The fourth of July represents the day we won our freedom from England and became a separate, independent governing body. But it is also a day in which we remember those who have fallen for freedom and for the American cause.
We celebrate by sporting the colors red, white, and blue; we hold our flags high; we wear shirts with the stars and stripes and the occasional Bald Eagle as a proud emblem of our country. In addition to waving our colors high, there is the feasting of hamburgers, hotdogs, and potato salad; the smell of charcoal in the air and of course; and of course, the fireworks, which typically begin about two weeks before and last about two weeks after the fourth of July.
We also use this time to reflect on our freedom, the costs and the benefits.
One popular reflection I’ve recently spotted is the phrase, “Freedom is not free.” I’ve spotted it on billboards, bumper stickers, and signs and I’ve seen this statement in the past, but it always pops up more frequently around the Fourth of July. I know that many men and women have given their lives to preserve freedom in our country and we recognize the cost of human life to maintain that freedom. But freedom means more than just war and Independence from outside forces; it also means fighting the good fight here at home too. There have been many social movements in our recent past that have granted freedoms: the civil rights movement as well as the women’s suffrage movement, these too required the cost of life. And let’s not forget that there is currently a social war playing out for freedom of gay rights and freedom for women’s reproductive rights.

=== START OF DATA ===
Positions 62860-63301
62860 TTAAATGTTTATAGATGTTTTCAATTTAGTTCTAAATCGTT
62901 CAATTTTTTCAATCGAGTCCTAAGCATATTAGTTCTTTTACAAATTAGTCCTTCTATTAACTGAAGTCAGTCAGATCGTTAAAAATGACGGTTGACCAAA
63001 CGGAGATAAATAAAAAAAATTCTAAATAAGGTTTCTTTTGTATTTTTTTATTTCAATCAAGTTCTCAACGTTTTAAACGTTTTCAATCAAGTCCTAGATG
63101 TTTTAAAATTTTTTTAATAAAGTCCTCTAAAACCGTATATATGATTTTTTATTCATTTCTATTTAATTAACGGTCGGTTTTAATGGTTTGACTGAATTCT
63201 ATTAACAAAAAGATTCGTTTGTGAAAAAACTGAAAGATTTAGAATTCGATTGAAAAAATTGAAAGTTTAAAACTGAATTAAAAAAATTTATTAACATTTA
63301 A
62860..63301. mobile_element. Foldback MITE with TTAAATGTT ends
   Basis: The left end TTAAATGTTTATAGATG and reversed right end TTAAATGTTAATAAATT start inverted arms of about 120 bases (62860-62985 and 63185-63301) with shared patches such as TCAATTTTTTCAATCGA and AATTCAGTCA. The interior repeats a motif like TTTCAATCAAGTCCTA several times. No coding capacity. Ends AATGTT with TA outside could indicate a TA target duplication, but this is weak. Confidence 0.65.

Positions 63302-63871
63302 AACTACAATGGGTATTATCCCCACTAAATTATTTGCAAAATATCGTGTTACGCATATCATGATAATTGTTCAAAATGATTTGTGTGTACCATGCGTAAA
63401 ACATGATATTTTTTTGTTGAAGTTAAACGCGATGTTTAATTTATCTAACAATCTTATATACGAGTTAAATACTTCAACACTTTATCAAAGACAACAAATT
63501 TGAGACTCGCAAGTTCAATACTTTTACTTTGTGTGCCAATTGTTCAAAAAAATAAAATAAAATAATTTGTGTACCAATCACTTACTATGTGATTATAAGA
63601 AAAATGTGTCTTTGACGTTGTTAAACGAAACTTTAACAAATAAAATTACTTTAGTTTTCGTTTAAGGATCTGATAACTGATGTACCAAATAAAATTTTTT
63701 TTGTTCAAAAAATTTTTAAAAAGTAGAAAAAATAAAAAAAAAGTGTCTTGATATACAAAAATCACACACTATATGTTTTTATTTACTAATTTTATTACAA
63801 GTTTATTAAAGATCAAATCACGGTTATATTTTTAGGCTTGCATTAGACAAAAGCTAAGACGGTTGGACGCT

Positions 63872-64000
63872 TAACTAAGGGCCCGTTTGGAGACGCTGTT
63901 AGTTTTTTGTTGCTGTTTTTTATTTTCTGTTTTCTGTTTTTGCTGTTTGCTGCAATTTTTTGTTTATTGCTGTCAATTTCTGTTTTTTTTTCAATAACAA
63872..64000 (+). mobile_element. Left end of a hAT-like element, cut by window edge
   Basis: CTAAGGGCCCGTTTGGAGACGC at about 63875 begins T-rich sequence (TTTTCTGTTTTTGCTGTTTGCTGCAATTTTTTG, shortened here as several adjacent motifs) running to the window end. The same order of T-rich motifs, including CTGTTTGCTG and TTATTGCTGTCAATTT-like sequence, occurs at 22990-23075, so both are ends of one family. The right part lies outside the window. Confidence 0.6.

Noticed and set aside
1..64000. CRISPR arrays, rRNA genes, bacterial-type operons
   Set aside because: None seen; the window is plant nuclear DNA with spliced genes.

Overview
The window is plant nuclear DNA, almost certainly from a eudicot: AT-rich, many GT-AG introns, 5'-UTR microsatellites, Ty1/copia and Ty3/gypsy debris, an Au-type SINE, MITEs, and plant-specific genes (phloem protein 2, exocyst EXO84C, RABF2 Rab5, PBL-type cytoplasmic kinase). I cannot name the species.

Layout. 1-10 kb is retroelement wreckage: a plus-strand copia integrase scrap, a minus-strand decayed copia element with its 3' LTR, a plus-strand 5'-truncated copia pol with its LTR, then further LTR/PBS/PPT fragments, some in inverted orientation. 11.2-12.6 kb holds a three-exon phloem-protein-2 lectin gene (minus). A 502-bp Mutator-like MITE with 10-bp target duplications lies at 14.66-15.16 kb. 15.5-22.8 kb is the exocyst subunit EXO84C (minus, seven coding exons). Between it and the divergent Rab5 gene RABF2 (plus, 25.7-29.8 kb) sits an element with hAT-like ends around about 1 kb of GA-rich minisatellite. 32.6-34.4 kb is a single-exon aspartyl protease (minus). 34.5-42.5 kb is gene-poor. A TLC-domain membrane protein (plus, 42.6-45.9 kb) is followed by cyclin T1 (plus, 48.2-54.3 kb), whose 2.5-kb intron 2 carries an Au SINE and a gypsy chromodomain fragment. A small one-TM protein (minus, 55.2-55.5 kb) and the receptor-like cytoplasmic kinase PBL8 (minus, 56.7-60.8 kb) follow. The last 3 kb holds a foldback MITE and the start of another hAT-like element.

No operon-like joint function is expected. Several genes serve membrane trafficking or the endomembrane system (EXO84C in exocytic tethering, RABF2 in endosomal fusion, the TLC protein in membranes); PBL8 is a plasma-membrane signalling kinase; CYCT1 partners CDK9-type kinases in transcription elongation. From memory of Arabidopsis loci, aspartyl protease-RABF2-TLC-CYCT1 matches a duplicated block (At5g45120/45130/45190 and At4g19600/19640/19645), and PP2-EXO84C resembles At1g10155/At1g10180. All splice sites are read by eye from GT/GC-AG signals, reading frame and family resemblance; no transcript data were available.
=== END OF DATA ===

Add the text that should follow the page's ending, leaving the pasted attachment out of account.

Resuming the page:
All of these things represent our Independence Day and we celebrate those beliefs by spending time with family and friends, laughing, cheering, and remembering. This got me thinking, thinking about all of the celebration, the fireworks, the travel, the eating and drinking, the decorations, all of it, and how it impacts our planet. The celebration itself isn’t free either. I don’t mean financially of course, we all know that those things cost money, I mean environmentally.
The price that all the plastic plates, silverware, cups; all the aluminum cans, juice boxes, and beer bottles; all the leftover firework packaging and gallons of gas that is burned acquiring all the above; these all take a toll on our environment. There is a cost to celebrating our freedom, a cost that we might not immediately see, and a cost in our consumption that in the long run is going to have a negative effect on our environment.
This why I urge people to recycle those plastic and aluminum commodities, we should not allow our celebratory experiences to have such a negative impact on our globe. When thinking about the cost of freedom, the monetary cost, the human cost, and the social cost, let’s also think about the environmental cost; the price that those plates have in the landfill where they end up or the price of plastic cups and bottles in our oceans.
I hope that with all the celebration in the air, that some of the plastic, paper, and aluminum reach a recycle bin. I also hope that consumers recognize this opportune time to use consumer power to purchase products made from recycled material or made in a sustainable fashion, which lessens our celebratory environmental impact.
With all the red, white, and blue in the air, let’s make an extra effort this year and for years to come, to not forget about the green.